• Bake for 10-15 minutes.
  • Switch oven to broil and leave for 2-3 minutes, until the cheese lightly browns.
  • Allow pie to cool 5-10 minutes, sprinkle with chives or green onions for some color, and wait for some compliments!


Calories: 282kcal | Carbohydrates: 29g | Protein: 16g | Fat: 10g | Saturated Fat: 3g | Polyunsaturated Fat: 2g | Monounsaturated Fat: 4g | Cholesterol: 11mg | Sodium: 243mg | Potassium: 797mg | Fiber: 2g | Sugar: 4g | Vitamin A: 213IU | Vitamin C: 9mg | Calcium: 165mg | Iron: 2mg

*Nutrition Facts are an estimate only. Differences are expected when making substitutions for any ingredient or when different brands are used.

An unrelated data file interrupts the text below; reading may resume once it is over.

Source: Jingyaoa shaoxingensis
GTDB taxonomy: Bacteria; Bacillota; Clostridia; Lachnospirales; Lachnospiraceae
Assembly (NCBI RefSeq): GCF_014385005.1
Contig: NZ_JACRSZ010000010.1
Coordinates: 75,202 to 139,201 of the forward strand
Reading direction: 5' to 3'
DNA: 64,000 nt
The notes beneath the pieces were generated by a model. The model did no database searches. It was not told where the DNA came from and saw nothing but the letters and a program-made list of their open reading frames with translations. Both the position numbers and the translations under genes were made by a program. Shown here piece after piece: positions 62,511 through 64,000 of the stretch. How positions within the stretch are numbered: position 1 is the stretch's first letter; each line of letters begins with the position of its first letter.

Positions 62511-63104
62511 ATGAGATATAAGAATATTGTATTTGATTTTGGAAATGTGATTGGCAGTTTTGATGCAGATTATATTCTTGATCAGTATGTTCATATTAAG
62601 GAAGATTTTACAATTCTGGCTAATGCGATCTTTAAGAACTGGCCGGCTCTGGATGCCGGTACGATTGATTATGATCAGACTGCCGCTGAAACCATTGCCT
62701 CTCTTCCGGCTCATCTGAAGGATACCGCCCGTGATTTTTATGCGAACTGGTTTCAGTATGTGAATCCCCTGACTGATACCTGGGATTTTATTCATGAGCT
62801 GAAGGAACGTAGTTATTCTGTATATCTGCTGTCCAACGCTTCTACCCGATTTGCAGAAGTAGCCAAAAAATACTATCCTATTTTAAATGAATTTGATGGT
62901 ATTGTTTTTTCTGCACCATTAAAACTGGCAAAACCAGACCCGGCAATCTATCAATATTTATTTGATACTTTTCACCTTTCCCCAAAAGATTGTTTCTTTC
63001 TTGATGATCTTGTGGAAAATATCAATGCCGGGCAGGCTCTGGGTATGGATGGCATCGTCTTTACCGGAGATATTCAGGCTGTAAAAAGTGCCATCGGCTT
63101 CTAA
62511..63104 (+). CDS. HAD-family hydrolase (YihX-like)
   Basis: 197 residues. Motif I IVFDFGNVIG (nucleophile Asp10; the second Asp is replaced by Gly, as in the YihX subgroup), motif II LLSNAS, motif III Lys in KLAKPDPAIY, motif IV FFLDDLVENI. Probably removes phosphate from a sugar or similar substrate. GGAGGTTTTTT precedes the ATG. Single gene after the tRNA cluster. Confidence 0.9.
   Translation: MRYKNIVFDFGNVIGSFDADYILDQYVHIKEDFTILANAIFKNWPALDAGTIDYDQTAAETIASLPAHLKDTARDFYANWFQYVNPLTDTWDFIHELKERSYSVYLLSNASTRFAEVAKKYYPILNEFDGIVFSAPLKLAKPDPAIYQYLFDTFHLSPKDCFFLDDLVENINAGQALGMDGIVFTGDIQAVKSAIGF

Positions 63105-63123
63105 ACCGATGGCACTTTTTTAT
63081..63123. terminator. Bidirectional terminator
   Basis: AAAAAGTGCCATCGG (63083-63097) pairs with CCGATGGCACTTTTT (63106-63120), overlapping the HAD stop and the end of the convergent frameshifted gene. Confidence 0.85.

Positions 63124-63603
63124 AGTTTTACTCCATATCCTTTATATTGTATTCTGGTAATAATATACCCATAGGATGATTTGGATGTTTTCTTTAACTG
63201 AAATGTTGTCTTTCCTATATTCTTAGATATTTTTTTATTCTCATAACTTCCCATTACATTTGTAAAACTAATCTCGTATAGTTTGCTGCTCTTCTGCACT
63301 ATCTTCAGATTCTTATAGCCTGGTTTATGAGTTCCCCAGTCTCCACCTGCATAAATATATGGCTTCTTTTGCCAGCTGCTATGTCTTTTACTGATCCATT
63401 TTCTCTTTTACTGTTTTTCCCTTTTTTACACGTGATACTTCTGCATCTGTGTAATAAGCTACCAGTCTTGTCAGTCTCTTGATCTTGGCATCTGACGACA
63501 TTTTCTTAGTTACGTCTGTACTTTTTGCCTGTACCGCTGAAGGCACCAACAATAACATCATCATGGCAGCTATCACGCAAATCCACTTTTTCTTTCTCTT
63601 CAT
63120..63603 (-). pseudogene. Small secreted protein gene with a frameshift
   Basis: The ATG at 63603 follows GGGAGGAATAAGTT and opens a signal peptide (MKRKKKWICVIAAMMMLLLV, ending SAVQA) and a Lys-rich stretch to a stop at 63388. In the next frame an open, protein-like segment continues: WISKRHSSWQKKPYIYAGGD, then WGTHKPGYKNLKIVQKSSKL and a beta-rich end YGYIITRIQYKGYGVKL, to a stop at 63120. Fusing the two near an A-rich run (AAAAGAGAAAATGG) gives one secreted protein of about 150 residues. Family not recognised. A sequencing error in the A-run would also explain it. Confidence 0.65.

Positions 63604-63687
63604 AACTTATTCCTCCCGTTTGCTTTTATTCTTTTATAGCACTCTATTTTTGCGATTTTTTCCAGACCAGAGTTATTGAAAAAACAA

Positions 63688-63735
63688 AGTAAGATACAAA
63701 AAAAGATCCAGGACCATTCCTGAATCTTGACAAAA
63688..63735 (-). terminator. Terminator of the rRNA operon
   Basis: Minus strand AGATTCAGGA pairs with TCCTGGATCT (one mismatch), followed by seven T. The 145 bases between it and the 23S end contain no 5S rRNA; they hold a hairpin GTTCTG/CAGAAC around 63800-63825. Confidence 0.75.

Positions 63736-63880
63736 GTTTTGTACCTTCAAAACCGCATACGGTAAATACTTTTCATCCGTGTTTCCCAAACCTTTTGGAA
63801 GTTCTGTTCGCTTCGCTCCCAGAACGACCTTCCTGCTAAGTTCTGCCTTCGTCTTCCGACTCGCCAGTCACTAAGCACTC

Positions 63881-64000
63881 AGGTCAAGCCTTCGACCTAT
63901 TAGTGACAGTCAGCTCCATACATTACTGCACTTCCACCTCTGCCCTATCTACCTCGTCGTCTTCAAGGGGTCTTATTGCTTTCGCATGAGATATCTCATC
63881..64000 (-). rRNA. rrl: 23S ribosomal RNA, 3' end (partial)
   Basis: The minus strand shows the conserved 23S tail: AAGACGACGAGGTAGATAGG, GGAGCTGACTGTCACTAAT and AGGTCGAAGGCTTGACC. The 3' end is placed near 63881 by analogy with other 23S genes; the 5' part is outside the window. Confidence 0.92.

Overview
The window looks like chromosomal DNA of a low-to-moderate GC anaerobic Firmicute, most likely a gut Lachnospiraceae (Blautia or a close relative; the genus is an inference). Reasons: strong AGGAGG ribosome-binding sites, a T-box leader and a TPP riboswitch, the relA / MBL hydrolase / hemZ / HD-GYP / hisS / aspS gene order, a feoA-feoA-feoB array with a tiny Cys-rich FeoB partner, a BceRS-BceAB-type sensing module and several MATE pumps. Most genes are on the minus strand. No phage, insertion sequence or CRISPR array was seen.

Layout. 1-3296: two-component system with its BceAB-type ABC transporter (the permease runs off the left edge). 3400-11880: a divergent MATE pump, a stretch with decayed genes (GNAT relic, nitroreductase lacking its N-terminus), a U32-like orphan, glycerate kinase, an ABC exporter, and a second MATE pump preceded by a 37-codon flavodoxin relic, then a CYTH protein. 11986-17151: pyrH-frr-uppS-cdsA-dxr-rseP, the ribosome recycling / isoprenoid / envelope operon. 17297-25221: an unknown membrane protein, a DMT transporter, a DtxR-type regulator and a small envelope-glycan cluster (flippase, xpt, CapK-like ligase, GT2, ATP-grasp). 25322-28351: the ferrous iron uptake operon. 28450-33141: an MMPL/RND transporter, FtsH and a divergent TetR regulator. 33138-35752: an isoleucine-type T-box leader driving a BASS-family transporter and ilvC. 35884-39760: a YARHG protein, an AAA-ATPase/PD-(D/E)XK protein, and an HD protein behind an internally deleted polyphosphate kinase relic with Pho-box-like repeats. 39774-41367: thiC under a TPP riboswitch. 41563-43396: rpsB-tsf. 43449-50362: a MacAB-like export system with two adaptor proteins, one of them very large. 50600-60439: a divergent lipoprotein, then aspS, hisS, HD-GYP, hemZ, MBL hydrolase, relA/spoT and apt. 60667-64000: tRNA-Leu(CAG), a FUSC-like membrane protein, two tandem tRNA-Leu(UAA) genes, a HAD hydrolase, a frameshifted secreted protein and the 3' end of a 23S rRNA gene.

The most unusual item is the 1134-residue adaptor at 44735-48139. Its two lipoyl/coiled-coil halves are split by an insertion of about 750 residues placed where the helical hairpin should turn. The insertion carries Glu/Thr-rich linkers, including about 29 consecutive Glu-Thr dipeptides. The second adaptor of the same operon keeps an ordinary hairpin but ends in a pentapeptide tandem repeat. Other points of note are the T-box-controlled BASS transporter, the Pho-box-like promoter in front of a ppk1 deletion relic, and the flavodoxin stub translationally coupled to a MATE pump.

*We may earn commissions from qualifying purchases made through links on our site. These commissions help support our work in providing valuable content to our readers. Thank you for your support!

Tried this recipe?Mention @dietitianjenntx
Pin Recipe Share on Twitter

How To Reheat Shepherd’s Pie

For the best results, put any leftover tempeh shepherd’s pie back in a 350 F oven for 20-25 minutes until the internal temp reaches 165 F.

You could also reheat the pie in the microwave. This will be significantly quicker but will heat the pie up unevenly and will potentially dry out the potatoes.  You’ll also lose the crunchy/crisp of the cheese that was broiled.

Freezing Shepherd’s Pie

If you’re planning on making this ahead of time, trade the pie dish for a container more suited for freezing. I would probably use a foil pie or casserole dish instead. The best method for this is to make the potatoes and stew as directed above. Allow them to cool separately, then assemble the pie.